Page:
The law codifies previous bans on outdoor advertising within 1,000 feet of schools and playgrounds and certain print advertising to black-and-white text. In a limitation directly involving sports, the legislation prohibits manufacturers, distributors, or retailers from distributing or causing to be distributed any free samples of smokeless tobacco "to a sports team or entertainment group;" or "at any football, basketball, baseball, soccer, or hockey event or any other sporting or entertainment event determined by the Secretary [of Health and Human Services] to be covered by this subparagraph."(sec. 102a)
In its introduction, the legislation notes that "[t]hrough advertisements during and sponsorship of sporting events, tobacco has become strongly associated with sports and has become portrayed as an integral part of sports and the healthy lifestyle associated with rigorous sporting activity."
While tobacco company sponsorship has gradually decreased for major sporting events, a ban on sponsorships could jeopardize the viability of smaller events in jeopardy. Such a limitation, along with the billboard advertising restrictions -- could also affect the commercial speech rights and may be unconstitutional.
I come to this conclusion with great reluctance, because in the past, I advocated a ban on tobacco advertising (see SUNY v. Fox -- The Dawn of a New Age of Commercial Speech Regulation of Tobacco and Alcohol, 9 Cardozo Arts & Entertainment Law Journal 61 (1990). But since then, commercial speech protection has increased because the Supreme Court has applied the prevailing standard with greater scrutiny. That standard, known as the Central Hudson test is a complex variant of the “intermediate” scrutiny test found in time, place and manner restriction cases and requires that the government’s interest in regulating the commercial speech must be “substantial;” the regulation “directly advances the governmental interest asserted;” and the regulation “is not more extensive than is necessary to serve that interest.” In recent years, the courts have questioned governmental regulation of commercial speech involving liquor regulations and billboards, applying the last two prongs of the test was heightened scrutiny. In a case closely on point, the court, in 2001, concluded in Lorillard v. Reilly that a Massachusetts regulation banning "outdoor" advertising for tobacco products as the law failed the fourth part of the Central Hudson test. Some members of the court expressed interest in scrapping Central Hudson in favor of a strict scrutiny test. I wonder if the sponsorship ban in this legislation would be able to survive the "intermediate scrutiny-plus" standard of Central Hudson as applied by the courts over the last decade.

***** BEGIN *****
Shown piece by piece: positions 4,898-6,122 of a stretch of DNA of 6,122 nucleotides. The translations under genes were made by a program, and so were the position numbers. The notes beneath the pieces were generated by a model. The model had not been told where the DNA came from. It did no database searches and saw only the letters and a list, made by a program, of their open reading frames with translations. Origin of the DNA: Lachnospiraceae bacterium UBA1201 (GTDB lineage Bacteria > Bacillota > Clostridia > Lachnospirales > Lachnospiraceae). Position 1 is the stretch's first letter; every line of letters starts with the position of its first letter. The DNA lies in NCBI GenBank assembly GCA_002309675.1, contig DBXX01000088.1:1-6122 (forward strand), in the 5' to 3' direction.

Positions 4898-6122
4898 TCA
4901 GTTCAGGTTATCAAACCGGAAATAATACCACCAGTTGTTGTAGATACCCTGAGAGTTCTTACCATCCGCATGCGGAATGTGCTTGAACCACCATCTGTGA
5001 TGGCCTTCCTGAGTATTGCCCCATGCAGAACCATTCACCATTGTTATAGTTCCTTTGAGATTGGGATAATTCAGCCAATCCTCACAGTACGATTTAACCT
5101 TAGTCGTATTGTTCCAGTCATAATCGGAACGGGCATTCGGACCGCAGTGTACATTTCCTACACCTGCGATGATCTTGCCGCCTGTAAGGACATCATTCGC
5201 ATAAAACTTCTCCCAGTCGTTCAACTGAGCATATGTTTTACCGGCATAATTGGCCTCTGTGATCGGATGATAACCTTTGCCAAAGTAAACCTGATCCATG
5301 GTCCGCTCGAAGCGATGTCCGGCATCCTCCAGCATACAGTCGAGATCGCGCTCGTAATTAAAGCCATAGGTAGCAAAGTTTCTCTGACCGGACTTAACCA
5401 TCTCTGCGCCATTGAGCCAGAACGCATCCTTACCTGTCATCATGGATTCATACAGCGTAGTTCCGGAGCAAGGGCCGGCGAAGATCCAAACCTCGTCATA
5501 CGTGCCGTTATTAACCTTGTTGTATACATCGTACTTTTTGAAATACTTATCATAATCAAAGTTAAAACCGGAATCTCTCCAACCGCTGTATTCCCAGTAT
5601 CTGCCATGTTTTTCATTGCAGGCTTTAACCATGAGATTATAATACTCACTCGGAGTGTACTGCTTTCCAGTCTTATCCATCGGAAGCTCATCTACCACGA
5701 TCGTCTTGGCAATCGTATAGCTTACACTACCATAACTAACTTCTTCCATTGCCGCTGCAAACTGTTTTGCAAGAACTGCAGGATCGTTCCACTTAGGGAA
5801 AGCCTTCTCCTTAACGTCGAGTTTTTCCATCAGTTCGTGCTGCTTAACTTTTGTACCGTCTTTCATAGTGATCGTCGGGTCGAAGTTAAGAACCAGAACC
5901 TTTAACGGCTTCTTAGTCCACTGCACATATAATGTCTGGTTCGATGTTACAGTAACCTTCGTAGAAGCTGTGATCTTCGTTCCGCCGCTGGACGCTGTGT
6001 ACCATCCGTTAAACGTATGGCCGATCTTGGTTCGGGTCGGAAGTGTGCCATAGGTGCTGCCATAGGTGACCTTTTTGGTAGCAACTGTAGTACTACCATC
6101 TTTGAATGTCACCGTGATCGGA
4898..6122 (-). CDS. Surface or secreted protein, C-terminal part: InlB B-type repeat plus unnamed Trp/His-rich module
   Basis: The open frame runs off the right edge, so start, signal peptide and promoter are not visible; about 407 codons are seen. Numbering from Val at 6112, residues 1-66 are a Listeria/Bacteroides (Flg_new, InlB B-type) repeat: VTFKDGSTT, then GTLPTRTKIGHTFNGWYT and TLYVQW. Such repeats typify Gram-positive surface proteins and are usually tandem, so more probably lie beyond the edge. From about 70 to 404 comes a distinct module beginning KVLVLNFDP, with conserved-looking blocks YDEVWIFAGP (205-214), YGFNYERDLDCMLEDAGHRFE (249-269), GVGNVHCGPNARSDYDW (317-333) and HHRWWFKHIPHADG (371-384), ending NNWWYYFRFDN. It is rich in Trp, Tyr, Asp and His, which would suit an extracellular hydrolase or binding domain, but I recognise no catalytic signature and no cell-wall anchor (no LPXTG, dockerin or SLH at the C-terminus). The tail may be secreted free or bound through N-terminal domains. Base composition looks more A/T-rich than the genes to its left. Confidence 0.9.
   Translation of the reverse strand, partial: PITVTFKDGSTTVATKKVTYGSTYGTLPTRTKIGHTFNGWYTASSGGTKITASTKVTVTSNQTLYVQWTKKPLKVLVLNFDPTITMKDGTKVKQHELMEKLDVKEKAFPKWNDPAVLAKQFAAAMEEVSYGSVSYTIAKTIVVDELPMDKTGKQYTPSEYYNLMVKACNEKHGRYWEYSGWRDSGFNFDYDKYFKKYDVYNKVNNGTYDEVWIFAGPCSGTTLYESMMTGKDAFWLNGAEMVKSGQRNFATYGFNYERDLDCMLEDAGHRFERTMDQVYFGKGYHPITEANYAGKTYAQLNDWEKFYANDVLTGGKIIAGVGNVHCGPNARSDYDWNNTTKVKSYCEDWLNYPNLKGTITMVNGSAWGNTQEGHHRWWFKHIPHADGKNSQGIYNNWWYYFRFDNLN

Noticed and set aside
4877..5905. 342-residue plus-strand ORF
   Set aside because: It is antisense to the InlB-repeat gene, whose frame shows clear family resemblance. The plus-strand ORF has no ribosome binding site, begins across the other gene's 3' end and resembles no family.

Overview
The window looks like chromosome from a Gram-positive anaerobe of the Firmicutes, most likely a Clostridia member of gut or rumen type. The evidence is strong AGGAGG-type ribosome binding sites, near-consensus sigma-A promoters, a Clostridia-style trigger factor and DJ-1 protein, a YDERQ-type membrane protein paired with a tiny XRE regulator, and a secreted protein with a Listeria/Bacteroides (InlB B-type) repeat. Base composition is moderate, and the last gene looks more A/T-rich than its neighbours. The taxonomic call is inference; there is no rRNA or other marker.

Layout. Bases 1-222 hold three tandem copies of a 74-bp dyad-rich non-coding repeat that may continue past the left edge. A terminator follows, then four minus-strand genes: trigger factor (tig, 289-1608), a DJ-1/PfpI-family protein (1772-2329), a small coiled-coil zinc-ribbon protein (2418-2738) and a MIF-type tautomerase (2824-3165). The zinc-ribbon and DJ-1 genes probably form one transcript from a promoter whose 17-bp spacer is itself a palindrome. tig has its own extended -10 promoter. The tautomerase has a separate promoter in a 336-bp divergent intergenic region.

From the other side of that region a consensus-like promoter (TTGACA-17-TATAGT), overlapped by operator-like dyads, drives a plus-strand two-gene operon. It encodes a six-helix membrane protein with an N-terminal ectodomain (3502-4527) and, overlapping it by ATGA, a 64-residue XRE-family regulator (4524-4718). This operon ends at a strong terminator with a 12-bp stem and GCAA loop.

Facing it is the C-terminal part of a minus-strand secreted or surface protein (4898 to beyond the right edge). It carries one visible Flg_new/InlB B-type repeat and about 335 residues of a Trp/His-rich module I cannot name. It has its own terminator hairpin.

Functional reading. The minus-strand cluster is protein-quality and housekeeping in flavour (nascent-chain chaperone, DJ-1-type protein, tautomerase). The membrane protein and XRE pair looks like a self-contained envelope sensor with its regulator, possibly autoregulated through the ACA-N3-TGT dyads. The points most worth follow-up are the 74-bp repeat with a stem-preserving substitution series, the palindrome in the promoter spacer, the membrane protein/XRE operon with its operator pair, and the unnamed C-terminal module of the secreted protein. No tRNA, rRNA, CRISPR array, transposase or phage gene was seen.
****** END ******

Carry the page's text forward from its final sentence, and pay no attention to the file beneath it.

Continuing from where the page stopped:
Constitutional challenges to portions of this law are likely and the sports industry should pay attention.
Tuesday, June 23, 2009
Does The New Women's Professional Soccer League Have A Business Model For Success?
In the late 1990s, sports consulting firms such as Game Plan LLC advised their clients to adopt centrally-planned league structures. Just ten years later, however, these structures have become relatively obsolete. Not only has the WNBA converted to a more traditional structure, but also the centrally-planned XFL, MISL and WUSA have gone entirely out of business.
On March 29, 2009, the WUSA's founders launched a new women's soccer league--Women's Professional Soccer. Not surprisingly, this new league has adopted a more traditional approach.
In a recent law review article, former professional soccer player Elizabeth Masterson and I argue that the new women's professional soccer league is more likely to succeed than its predecessor, the WUSA, because of the virtues intrinsic in the traditional league structure.